Today is Good Friday, the day on the Christian calendar that we commemorate the crucifixion of Jesus Christ as we prepare for Easter Sunday. It is also a day where Christians are supposed to fast, and of course, refrain from eating meat.
Here's a list I saw a while ago, for you to peruse while your avoiding that pepperoni pizza you want for pizza / movie night tonight. My comments in italics (Via BuzzFeed).
1. Chocolate milk was invented in Jamaica.
See here. Chocolate milk is a big favorite of LBA (not so much SoBA) and the Brave Astronaut.
2. Before 2013, the biggest buyer of kale was Pizza Hut. They used the kale as a garnish for their salad bars.
Well that just makes me want to eat it even less - article.
3. Some Canadian dude invented the Hawaiian pizza.
Something else I don't want to eat.
4. Pepperoni was invented by Americans.
Illicit meats, really?
5. The most shoplifted food in the world is cheese.
Mrs. BA could likely get picked up for this.
6. Sylvestor Graham invented Graham crackers to help suppress sexual desire.
C'mon, I give these to the boys in their school snacks. I'm not ready for that talk yet.
7. It’s estimated that the New York Harbor once was home to half of the world’s oyster supply.
8. At the time, Ellis Island and Liberty Island were known as Little Oyster and Big Oyster, respectively, because of that.
And there is no amount of money in the world that would get me to eat an oyster hailing from New York Harbor.
9. There are 19 billion chickens on Earth.
10. That means chickens outnumber humans 3:1.
Is that why chicken is so inexpensive? Good old supply and demand?
11. China has the most pigs in the world. They have so many that they have more than the next 43 countries’ pig populations COMBINED.
More bacon please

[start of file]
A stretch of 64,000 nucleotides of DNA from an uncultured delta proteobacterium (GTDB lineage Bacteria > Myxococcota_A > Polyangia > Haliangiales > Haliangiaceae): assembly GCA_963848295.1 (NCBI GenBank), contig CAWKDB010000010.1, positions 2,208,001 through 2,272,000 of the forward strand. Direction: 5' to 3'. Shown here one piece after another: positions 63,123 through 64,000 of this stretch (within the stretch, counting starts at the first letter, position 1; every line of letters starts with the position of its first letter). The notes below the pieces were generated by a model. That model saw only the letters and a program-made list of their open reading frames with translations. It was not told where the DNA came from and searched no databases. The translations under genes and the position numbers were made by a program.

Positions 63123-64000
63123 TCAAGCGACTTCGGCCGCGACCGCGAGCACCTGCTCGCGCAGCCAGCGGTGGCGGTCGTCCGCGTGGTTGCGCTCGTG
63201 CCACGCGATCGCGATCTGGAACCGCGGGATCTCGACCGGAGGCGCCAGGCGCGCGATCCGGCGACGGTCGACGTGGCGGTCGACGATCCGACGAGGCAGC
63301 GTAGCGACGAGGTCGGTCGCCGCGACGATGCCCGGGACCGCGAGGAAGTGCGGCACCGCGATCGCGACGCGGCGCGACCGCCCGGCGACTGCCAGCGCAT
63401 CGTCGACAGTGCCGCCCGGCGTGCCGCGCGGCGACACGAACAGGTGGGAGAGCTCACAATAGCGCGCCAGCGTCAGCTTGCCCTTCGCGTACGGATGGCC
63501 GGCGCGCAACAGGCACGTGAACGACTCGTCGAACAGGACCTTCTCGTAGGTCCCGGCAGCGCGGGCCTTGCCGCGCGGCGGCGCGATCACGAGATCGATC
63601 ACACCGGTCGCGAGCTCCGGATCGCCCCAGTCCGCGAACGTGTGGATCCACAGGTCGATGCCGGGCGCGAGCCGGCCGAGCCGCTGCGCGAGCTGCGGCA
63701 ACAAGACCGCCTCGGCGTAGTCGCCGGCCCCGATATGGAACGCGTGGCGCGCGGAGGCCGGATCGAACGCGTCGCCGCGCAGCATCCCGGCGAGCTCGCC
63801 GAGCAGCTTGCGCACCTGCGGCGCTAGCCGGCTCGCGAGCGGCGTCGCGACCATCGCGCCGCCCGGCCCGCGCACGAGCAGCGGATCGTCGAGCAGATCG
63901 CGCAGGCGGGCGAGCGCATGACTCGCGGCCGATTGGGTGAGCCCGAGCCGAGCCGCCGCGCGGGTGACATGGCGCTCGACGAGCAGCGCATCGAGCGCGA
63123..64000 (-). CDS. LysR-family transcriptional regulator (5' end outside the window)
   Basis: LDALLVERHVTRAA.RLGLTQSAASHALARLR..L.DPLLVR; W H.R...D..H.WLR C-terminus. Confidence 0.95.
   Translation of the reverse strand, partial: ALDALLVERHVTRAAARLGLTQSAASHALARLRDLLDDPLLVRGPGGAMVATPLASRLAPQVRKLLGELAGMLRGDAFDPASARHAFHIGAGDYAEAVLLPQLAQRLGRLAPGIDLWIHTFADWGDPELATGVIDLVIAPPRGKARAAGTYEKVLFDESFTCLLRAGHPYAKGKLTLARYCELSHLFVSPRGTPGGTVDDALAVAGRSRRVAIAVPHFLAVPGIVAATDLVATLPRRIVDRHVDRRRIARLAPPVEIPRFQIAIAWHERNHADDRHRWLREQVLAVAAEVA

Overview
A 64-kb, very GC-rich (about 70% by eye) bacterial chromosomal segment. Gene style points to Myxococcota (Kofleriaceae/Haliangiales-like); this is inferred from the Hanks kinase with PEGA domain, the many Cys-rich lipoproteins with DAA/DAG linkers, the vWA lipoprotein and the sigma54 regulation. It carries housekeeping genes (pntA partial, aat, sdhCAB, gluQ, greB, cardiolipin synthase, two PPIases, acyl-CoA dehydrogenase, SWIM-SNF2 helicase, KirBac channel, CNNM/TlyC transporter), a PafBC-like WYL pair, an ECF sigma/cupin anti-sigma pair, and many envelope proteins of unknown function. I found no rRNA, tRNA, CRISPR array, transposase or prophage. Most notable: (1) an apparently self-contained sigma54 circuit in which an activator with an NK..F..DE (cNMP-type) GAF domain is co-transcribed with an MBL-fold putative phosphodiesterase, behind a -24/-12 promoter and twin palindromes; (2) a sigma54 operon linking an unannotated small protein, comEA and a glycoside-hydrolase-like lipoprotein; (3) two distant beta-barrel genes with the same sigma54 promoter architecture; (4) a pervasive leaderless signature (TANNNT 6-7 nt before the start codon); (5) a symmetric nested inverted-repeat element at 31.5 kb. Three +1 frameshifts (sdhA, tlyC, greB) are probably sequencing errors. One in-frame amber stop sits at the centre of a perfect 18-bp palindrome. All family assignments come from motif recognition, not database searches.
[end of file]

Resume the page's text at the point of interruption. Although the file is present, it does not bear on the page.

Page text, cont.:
12. A janitor at the Frito-Lay plant invented Flamin’ Hot Cheetos.
Definitely a story of being in the right place at the right time.
13. An 11-year-old invented the popsicle when he left a stick in some soda water, left it on the back porch at night, and found it was frozen in the morning.
His obituary makes no reference if he, too, was frozen after his passing.
14. The technology used for microwaves was created during WWII to track Nazi war planes.
15. The people who built the Egyptian pyramids were paid in bread and beer.
One of the first uses of the "Will Work for Food" signs.
16. At the turn of the 20th century, lobsters were considered “garbage food.”
Railroads changed that when they started offering it as a fancy meal on luxury transcontinental trips.
If they're such garbage food - why are they so damn expensive?
17. One of the original owners of Domino’s Pizza sold his share of Domino’s for a used Volkswagen Beetle. Today his portion of the company would be worth about a billion dollars.
Yeah, not so smart. But then again, the Beetle may taste better.
18. The guy from Tyson’s chicken, Don Tyson, tried to win over McDonald’s for 14 years to put more chicken on the menu. They finally did.